College Hill Sword   


Description and Photograph




     Little is known about the College Hill Arsenal, and their swords are exceedingly rare.  They made swords for less than nine months, but exactly how much less is unknown.  We do know that on June 29, 1861, the future arsenal proprietor L. T. Cunningham, and Robert Drury wrote a letter advising the Confederate Secretary of War that he, Cunningham, could purchase swords to be delivered in Nashville.  This letter makes it clear that Cunningham was not yet manufacturing swords.  Thomas Leech & Company was not up and running until the following August.  The only sword maker in Nashville at that early date was the Nashville Plow Works.  The Plow Works provided his first swords, which look identical to the product made by the Plow Works with the exception that the Nashville Plow Works name normally cast into the guard was obliterated.

     Cunningham was a skilled etcher and an astute businessman.  He had the foresight to set his manufactory up on Nashville’s College Hill.  The hill was home to the military academy, Confederate camps and a fort; seemingly a ready-made market.  Once established he produced swords of his own make albeit oftentimes using parts of the Nashville Plow Works pattern.  The College Hill blade has an unstopped fuller, and a unique pen-knife style edge stop.  Another peculiarity is an unadorned pommel cap with the knuckle bow junction at its bottom giving the pommel cap an unusually "tall" appearance.

     The cavalry officer’s pattern shown here is prototypical of his swords, having the attributes mentioned above.  It is only different from the College Hill field and staff pattern in that it lacks the etching and utilizes a metal scabbard rather than a leather scabbard.  The sword is all original, including the leather grip and twisted brass wire wrap.  The leather grip wrap is one hundred percent complete and even retains virtually one hundred percent of its original gloss finish.  The wire had come loose and had to be rewound.  You can easily see in the images that the original twist in the wire was distorted during the rewinding.  The brass guard is perfect; it was made from a Nashville Plow works casting with the firm name obliterated.  The guard’s patina is much darker than the pictures indicate.  It seems the light sort of cut through the patina to the brass.  It is without any doubt completely original and uncleaned.  The blade has not a single nick; it is smooth from ricasso to point.  It has not been sharpened or repointed since the War, but looks as if it was during its service life.  The blade has been very lightly cleaned in a very credible manner.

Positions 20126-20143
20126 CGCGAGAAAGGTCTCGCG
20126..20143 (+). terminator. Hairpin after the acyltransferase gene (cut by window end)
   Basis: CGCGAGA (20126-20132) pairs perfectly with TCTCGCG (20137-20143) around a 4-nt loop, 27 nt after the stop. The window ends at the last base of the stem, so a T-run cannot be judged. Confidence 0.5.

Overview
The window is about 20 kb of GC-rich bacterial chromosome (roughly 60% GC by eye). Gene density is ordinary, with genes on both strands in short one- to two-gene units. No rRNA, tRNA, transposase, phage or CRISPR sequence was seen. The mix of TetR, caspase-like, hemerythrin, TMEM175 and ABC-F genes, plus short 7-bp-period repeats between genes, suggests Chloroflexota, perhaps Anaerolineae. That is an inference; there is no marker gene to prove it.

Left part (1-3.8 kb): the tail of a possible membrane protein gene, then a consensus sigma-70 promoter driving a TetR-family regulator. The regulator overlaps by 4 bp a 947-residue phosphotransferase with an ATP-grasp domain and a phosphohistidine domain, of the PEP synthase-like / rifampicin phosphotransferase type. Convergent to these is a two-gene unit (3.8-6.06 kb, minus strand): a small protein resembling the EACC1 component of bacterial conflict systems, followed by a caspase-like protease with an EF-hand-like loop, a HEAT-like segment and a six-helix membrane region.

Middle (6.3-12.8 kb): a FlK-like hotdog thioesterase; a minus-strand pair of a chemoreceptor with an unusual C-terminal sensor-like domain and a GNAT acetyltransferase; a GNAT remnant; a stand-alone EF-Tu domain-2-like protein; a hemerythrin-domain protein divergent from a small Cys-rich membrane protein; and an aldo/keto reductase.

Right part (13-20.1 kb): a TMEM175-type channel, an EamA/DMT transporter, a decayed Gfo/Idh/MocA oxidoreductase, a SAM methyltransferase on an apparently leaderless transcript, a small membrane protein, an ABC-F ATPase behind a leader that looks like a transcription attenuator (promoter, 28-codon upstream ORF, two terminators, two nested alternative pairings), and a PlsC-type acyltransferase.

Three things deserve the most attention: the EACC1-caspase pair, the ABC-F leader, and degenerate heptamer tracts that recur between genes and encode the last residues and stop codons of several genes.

The sword is still sheathed in its original metal College Hill scabbard with brass rings, ring mounts and drag.  The sword’s scabbard is perfect; and I do mean perfect, it does not have a single dent and all of the brass furniture is original, tight and in perfect condition.

    Though I doubt that this is the very best example extant, this is without a doubt among the very best examples of the rare College Hill’s Cavalry Officer’s swords extant.  I suppose this is because none were made after the spring of 1862 so they had three years left to serve.  This combined with so few being made originally make this among the rarest Confederate patterns.  To give you an idea of the rarity/condition of these swords in general, I will tell you that though I have owned several hundred Confederate swords over the last thirty years, I have only owned one of this company’s field and staff pattern officer’s sword and this is the very first Cavalry Officer’s Pattern I have ever owned.    




We buy high quality Confederate items.